After integral register 39 is loaded with the value NTOT, integrator 32 will produce a substantially correct steady state value at its output, NINT. Accordingly, the phase detector output, NERR, should be forced to approximately zero at the same time or the proportional gain circuit 30 output, NLIN, may cause an erroneous frequency change on the output of phase locked loop 24. Thus, when load controller 44 causes integral register 39 to be loaded with the output frequency count NTOT, phase reset circuit 46 resets phase detector 28 and counter 40 such that phase detector 28 and counter 40 realign the feedback signal with the selected input reference signal. This is accomplished by either resetting counter 40 at a time such that the feedback signal is aligned with the selected reference, and/or setting the value of NERR, as the new phase detector zero (subtracting NERR at that point from future phase detector counts). In the embodiment illustrated in FIG. 3, phase detector 28 is a window type phase detector. In such a phase detector, realignment may occur by recentering the window generated by the feedback signal from counter 40. The fixed relative phase difference existing at time t1 in FIGS. 2A, 2B and 2C is thus defined as a zero phase difference at the output of phase detector 28. The present invention thus allows fast phase settling shortly after frequency acquisition.
The embodiment of phase locked loop 24 illustrated in FIG. 3 may be used to achieve fast phase settling during holdover recovery of network element clocks in SONET networks. During the holdover period, no reference signal is normally available to the reference input of phase detector 28. To aid in stabilizing the value of NTOT during the frequency acquisition phase of holder recovery, the update clock to integral register 39 can be disabled to prevent updating of integral register 39 of integrator 32. This allows NTOT to stabilize to the final correct value through feedback action, without an error in value from a slowly changing count NINT (NINT is held at the constant old value during frequency acquisition).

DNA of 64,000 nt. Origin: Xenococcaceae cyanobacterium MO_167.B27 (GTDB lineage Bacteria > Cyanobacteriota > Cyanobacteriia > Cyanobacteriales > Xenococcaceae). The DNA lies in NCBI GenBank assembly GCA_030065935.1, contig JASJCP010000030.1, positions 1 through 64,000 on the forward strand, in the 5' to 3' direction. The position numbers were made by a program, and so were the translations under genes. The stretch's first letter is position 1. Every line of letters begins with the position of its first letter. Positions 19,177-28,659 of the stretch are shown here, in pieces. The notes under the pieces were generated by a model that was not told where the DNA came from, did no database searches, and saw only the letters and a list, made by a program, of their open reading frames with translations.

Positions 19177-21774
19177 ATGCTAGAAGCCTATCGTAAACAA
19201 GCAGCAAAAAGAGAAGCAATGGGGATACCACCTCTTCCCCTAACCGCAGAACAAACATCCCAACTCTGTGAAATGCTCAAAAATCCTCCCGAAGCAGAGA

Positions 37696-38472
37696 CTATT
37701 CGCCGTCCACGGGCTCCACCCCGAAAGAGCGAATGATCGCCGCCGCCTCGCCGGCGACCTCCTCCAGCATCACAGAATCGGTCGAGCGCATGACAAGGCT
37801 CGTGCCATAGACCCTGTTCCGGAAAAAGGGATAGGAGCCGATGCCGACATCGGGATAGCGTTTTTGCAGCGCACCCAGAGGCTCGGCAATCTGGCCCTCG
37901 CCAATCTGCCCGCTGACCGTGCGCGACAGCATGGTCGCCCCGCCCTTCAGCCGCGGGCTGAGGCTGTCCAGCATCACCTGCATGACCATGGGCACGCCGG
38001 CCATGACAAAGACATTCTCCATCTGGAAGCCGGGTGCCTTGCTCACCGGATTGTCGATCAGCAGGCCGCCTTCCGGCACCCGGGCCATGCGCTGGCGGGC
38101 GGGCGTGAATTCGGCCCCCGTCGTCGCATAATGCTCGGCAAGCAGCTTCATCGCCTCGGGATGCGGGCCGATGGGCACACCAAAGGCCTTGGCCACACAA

Although the present invention and its advantages have been described in detail, it should be understood that various changes, substitutions, and alterations can be made therein without departing from the spirit and scope of the invention as defined by the appended claims.
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|U.S. Classification||375/373, 375/376, 327/156, 331/DIG.2, 375/375, 331/17, 331/27|
|International Classification||H04L7/033, H03L7/093, H04L7/00, H03L7/199, H03L7/14, H04Q11/04|
|Cooperative Classification||H03L7/146, H03L7/093, H04L7/0331, Y10S331/02, H03L7/199, H04L7/0083, H04J2203/006|
|European Classification||H03L7/199, H03L7/093, H03L7/14H|
|May 10, 1995||AS||Assignment|
Owner name: ALCATEL NETWORK SYSTEMS, INC., TEXAS
Free format text: ASSIGNMENT OF ASSIGNORS INTEREST;ASSIGNORS:POWELL, WILLIAM E.;HAYES, DAVID T.;REEL/FRAME:007506/0636
Effective date: 19950508